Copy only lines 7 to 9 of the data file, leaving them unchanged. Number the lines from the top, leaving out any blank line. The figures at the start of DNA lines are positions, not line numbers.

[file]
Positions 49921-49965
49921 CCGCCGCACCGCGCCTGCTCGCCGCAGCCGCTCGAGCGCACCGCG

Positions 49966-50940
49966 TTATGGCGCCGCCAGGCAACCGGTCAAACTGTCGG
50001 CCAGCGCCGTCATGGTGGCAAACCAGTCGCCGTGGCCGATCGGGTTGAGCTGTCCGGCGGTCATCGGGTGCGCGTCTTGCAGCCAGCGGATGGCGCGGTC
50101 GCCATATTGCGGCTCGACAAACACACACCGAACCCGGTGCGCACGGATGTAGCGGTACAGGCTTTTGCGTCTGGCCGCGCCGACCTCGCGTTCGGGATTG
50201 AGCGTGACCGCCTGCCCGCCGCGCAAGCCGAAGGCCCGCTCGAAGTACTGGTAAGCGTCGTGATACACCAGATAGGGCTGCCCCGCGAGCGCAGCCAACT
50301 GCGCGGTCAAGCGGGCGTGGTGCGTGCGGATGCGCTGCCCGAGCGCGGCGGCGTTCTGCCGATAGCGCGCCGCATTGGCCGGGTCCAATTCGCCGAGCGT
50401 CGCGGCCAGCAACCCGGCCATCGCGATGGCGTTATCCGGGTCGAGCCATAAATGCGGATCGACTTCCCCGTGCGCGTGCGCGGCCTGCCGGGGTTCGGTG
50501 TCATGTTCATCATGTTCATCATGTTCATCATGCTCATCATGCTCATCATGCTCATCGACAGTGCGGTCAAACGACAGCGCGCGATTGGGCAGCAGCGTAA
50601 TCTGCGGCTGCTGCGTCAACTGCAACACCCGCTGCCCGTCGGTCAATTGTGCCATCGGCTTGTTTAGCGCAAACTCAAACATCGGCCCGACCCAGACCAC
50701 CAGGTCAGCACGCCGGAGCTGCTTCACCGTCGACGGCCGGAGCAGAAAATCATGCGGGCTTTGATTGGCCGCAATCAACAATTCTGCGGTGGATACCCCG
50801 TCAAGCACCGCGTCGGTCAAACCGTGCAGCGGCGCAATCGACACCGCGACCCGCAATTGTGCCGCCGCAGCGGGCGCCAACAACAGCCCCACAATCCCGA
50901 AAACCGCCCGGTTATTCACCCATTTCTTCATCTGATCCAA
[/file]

50201 AGCGTGACCGCCTGCCCGCCGCGCAAGCCGAAGGCCCGCTCGAAGTACTGGTAAGCGTCGTGATACACCAGATAGGGCTGCCCCGCGAGCGCAGCCAACT
50301 GCGCGGTCAAGCGGGCGTGGTGCGTGCGGATGCGCTGCCCGAGCGCGGCGGCGTTCTGCCGATAGCGCGCCGCATTGGCCGGGTCCAATTCGCCGAGCGT
50401 CGCGGCCAGCAACCCGGCCATCGCGATGGCGTTATCCGGGTCGAGCCATAAATGCGGATCGACTTCCCCGTGCGCGTGCGCGGCCTGCCGGGGTTCGGTG